How supply chains can improve efficiency on everything from rebates to operations
By: Andrew Butt, co-founder and CEO of Enable
Efficiency has always been vital for supply chains, but the economic volatility suppliers and distributors face today has made streamlined, resilient, and agile processes more important than ever before. At a time when margins are tight, disruptions are relentless, and business relationships are suffering amid all of the above, it’s essential for companies to build efficiency into every component of their supply chains – from data management to collaboration.
It’s difficult for supply chains to remain competitive when they’re hobbled by inefficiencies, such as a lack of transparency, siloed information, slow regulatory compliance, and cumbersome rebate management. These are all obstacles that can be overcome with automation, robust data collection and analysis, and increased communication between departments and teams. This is why supply chain partners need to implement a centralized digital platform which will address all of the above.
The past two years have demonstrated the massive cost of supply chain inefficiencies – prices have surged around the world, delays and shortages have become commonplace, and economic output has slowed significantly as a result. While greater efficiency has always been critical for supply chain partners to outpace their competitors, it has become a matter of survival for many companies. Suppliers and distributors need to take a hard look at how their processes can be improved to build quicker, more reliable, and more adaptive supply chains.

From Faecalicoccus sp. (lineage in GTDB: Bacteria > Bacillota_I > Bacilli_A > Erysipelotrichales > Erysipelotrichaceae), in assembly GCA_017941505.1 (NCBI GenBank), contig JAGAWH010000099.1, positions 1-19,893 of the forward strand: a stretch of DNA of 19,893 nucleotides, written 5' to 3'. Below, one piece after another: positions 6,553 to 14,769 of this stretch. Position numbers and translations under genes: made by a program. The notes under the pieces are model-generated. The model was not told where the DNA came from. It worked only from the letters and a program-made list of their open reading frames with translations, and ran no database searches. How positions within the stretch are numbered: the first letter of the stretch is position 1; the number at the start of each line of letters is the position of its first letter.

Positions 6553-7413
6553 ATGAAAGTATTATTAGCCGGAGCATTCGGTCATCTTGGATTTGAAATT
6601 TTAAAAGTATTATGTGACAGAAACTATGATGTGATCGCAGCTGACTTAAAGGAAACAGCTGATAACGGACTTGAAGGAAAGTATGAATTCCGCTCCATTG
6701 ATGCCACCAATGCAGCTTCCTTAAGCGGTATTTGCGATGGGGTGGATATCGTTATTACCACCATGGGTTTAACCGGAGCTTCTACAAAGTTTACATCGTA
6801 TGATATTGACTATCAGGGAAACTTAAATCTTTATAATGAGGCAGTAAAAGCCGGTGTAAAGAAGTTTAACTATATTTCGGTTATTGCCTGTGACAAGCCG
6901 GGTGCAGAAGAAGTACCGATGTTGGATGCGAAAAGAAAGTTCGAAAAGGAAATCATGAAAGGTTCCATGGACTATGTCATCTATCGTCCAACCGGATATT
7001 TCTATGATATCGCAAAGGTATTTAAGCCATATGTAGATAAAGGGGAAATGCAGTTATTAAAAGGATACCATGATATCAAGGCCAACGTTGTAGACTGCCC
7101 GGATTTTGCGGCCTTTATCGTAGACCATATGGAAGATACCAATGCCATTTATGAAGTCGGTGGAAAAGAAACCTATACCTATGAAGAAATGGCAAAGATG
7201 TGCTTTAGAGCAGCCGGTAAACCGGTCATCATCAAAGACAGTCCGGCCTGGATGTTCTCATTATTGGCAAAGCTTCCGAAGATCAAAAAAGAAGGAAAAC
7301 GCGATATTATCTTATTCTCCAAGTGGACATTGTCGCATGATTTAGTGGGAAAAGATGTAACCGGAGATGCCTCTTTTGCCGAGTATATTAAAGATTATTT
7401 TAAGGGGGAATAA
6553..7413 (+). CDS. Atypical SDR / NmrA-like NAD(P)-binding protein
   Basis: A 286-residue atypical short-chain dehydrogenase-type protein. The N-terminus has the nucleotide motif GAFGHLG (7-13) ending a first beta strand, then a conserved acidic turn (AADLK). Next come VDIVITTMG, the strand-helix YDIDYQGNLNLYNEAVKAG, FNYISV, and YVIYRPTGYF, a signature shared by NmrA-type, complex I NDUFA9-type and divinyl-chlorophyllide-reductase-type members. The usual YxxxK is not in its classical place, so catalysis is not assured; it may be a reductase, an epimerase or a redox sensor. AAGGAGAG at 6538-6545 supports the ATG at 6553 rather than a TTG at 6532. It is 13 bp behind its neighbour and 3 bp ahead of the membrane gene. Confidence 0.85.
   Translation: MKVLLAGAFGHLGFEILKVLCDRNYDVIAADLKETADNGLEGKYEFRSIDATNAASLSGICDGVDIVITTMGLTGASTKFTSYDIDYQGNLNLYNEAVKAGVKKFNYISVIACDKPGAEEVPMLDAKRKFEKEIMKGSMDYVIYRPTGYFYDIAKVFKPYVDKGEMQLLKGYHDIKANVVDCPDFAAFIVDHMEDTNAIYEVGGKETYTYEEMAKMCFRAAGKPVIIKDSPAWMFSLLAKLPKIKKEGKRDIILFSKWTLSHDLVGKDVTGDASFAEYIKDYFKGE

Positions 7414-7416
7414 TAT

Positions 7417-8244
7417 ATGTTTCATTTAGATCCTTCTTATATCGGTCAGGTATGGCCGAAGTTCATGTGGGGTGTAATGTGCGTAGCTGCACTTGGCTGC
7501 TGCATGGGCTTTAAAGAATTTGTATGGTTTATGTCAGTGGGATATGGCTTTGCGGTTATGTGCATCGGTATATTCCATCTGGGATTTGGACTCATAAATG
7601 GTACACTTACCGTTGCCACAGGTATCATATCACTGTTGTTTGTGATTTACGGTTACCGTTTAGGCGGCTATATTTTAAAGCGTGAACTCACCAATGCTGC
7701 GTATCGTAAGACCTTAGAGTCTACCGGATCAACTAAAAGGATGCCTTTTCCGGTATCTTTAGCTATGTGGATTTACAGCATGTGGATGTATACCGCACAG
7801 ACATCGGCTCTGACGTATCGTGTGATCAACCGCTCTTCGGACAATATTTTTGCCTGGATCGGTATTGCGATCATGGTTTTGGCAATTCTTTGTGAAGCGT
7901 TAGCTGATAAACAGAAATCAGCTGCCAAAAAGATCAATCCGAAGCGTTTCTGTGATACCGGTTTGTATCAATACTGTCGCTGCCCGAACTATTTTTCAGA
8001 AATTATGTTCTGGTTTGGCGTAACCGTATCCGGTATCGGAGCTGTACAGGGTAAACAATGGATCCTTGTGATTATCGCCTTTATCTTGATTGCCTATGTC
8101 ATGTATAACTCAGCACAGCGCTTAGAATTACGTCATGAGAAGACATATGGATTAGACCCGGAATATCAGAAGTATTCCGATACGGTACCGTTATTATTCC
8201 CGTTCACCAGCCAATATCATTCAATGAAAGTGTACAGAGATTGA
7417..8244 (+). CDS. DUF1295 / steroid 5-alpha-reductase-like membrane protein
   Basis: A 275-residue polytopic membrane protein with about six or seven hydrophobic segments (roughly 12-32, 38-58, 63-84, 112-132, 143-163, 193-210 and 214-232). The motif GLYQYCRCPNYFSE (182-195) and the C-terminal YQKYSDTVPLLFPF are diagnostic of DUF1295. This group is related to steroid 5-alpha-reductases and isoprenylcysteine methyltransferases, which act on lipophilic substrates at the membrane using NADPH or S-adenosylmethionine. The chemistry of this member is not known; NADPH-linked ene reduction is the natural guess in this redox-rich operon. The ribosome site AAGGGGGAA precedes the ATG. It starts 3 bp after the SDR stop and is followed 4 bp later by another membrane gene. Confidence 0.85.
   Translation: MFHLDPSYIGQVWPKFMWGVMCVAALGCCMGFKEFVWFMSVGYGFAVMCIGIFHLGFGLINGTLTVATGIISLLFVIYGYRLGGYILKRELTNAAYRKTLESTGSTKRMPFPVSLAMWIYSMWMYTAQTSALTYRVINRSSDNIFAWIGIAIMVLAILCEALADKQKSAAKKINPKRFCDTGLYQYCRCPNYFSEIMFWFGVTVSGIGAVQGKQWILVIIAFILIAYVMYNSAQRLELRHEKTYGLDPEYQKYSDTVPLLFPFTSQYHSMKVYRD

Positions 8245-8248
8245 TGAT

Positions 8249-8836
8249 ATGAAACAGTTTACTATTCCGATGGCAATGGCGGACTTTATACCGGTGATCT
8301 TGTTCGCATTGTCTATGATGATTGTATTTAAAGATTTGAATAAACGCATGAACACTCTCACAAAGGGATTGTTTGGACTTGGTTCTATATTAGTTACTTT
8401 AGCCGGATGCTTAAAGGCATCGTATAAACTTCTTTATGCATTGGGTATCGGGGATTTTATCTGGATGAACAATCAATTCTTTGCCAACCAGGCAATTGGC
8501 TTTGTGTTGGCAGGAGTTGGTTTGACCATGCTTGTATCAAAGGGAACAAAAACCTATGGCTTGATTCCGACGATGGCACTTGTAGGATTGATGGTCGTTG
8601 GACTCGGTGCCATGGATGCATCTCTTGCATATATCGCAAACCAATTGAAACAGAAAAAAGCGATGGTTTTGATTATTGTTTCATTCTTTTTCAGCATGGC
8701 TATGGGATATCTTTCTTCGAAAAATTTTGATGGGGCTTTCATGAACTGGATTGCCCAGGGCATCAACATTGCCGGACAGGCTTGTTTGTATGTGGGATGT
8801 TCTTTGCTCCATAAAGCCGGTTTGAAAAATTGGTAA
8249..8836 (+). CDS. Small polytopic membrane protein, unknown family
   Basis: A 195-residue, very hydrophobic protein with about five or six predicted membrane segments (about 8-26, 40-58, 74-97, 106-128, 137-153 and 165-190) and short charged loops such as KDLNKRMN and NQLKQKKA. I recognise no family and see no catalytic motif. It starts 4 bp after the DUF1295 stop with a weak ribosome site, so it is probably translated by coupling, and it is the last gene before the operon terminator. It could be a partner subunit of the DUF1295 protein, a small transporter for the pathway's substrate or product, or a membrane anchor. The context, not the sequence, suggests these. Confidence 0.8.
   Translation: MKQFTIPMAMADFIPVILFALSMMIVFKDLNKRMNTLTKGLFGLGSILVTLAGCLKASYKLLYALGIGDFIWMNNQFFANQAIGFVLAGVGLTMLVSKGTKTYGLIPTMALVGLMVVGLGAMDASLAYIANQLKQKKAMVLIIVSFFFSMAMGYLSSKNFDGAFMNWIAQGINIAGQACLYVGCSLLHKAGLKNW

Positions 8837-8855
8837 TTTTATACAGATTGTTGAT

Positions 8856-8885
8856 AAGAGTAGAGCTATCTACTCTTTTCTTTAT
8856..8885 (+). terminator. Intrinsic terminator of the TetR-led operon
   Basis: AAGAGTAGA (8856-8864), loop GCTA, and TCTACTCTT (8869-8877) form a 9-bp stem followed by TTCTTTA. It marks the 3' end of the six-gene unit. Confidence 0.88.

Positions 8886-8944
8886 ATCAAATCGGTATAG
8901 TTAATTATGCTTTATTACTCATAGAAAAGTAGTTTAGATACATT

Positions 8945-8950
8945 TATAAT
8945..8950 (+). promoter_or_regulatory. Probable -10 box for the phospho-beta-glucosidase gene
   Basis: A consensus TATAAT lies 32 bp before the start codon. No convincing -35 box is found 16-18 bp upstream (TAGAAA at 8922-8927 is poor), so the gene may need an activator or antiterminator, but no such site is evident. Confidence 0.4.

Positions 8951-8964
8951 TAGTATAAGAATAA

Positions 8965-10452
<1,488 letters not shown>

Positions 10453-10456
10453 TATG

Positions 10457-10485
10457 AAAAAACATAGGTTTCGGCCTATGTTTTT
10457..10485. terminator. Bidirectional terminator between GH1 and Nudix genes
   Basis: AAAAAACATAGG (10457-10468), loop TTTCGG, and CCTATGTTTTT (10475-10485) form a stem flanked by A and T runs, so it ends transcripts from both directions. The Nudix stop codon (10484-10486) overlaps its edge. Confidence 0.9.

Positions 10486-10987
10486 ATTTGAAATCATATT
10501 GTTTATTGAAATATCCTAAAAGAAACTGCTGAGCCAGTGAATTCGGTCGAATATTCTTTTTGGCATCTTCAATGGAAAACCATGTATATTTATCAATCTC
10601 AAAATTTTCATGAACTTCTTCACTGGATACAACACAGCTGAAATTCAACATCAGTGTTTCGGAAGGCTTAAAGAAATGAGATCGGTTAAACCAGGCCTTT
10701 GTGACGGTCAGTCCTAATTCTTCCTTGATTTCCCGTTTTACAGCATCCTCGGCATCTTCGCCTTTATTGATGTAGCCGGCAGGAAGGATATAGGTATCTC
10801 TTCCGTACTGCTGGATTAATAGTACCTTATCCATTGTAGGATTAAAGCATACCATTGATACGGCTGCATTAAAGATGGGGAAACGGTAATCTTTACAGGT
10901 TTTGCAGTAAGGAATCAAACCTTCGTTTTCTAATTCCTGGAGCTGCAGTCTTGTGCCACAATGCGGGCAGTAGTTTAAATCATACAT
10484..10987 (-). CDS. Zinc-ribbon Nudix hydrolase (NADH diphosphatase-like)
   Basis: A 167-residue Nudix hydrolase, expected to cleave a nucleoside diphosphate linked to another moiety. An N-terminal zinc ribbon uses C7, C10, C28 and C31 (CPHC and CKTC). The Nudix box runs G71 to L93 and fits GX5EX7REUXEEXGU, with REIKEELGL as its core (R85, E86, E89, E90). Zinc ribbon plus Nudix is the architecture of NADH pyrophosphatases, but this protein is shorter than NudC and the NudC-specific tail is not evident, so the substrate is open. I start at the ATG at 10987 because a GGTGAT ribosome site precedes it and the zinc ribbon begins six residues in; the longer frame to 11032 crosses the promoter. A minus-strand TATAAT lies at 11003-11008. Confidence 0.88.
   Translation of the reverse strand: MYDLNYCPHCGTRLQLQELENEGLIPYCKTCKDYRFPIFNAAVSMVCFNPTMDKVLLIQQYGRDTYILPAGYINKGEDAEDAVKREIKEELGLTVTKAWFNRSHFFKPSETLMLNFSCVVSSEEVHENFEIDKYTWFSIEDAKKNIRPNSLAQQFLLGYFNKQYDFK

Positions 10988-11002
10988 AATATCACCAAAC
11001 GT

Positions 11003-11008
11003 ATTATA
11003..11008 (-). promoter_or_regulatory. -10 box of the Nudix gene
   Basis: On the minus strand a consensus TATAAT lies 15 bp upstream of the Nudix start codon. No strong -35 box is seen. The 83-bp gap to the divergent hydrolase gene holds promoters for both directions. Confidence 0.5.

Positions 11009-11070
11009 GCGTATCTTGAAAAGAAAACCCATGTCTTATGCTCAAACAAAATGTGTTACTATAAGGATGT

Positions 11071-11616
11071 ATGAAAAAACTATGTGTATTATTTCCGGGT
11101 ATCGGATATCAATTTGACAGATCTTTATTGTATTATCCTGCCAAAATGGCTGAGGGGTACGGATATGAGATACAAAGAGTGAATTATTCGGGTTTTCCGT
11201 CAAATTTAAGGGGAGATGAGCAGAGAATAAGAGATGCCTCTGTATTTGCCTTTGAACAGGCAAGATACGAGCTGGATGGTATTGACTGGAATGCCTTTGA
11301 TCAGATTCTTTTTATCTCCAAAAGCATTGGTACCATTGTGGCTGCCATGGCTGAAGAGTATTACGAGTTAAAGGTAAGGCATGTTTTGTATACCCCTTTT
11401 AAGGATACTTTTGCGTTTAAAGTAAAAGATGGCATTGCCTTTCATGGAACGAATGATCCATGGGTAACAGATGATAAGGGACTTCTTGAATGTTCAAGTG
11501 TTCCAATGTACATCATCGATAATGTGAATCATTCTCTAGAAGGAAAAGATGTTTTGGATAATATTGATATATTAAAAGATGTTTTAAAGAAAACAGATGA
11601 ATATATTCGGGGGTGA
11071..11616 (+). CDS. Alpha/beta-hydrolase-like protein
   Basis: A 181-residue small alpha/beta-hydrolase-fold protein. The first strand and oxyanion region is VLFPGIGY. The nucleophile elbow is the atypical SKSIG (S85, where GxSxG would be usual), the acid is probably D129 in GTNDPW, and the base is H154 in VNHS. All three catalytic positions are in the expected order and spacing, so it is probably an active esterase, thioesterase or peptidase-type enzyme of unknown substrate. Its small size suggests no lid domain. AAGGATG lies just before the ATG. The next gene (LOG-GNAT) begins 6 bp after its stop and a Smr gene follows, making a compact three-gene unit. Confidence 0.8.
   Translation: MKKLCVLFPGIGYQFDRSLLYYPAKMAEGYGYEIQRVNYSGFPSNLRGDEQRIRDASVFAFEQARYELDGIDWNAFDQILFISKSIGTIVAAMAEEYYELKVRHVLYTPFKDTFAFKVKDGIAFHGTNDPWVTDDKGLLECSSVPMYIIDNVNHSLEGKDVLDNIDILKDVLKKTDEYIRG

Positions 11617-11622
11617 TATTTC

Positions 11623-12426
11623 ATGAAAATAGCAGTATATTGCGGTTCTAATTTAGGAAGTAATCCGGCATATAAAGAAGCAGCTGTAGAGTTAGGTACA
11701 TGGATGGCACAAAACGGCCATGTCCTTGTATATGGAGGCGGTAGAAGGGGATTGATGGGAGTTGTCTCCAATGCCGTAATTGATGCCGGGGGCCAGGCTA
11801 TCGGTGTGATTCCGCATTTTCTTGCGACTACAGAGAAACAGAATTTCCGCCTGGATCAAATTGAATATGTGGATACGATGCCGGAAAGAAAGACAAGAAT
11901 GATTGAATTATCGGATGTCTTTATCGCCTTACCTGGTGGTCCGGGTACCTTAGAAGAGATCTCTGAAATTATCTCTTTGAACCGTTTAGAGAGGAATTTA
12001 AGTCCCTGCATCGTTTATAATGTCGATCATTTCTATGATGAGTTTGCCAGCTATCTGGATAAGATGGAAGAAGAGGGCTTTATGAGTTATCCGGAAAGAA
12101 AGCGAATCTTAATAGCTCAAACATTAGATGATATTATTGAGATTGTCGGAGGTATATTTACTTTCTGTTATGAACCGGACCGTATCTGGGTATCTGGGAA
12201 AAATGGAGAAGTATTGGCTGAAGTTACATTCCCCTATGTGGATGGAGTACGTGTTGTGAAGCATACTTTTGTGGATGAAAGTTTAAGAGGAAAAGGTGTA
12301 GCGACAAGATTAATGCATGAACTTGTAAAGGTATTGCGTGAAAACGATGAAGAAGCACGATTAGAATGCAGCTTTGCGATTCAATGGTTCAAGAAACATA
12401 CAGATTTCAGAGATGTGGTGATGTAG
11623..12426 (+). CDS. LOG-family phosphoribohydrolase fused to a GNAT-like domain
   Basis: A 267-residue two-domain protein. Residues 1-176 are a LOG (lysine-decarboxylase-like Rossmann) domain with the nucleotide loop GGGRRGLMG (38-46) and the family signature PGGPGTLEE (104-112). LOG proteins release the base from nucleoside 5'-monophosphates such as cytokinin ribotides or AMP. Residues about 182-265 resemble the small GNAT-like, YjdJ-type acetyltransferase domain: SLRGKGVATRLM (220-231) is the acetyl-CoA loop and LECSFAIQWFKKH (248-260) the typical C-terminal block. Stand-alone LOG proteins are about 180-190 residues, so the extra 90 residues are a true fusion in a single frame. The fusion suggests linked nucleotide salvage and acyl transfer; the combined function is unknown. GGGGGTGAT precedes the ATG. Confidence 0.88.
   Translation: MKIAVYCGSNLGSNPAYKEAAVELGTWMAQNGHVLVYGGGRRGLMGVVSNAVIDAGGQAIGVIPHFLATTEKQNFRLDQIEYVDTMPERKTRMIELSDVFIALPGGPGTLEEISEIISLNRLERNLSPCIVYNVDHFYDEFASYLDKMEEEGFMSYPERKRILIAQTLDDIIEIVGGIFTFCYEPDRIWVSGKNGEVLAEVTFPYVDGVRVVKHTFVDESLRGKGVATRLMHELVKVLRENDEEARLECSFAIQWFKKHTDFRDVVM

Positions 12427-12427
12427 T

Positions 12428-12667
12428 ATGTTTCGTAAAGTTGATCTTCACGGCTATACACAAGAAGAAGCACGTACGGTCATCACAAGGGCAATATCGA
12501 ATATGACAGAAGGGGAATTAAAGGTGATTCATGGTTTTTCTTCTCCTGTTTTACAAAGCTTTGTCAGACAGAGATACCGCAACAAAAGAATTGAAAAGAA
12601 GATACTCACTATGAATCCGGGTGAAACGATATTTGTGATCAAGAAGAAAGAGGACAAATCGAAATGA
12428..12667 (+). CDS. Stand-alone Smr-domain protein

Increasing transparency across the supply chain
Efficient supply chain management is all about coordination: departments and teams have to be capable of synthesizing workflows, accessing and sharing relevant data, and collaborating with as little friction as possible. In other words, transparency has become indispensable for suppliers and distributors. EY reports that visibility is the top priority for supply chain leaders over the next three years, while a Kenco survey found that 90 percent of industry professionals regard the implementation of “visibility technology” as a priority or a high priority.
Companies need to make data and insights available to all key stakeholders, facilitate communication and collaboration, and eliminate silos. This will ensure that they’re better equipped to establish and meet revenue targets, reduce wasteful duplicate operations, and improve the process of negotiating contracts with their partners. They will also be more informed about the risks and advantages of working with particular companies. When PwC asked CFOs how they’re planning to change their supply chain strategies, they ranked understanding the financial and operational health of suppliers at the top of their list.
Transparency is especially important when relationships between supply chain partners are under stress, costs are rising, and the threat of disruption remains constant. By ensuring that critical information is available across the organization, teams are able to communicate and collaborate effectively, and all stakeholders are aligned on objectives and processes, supply chain partners will dramatically increase their efficiency.
Digitization and automation are crucial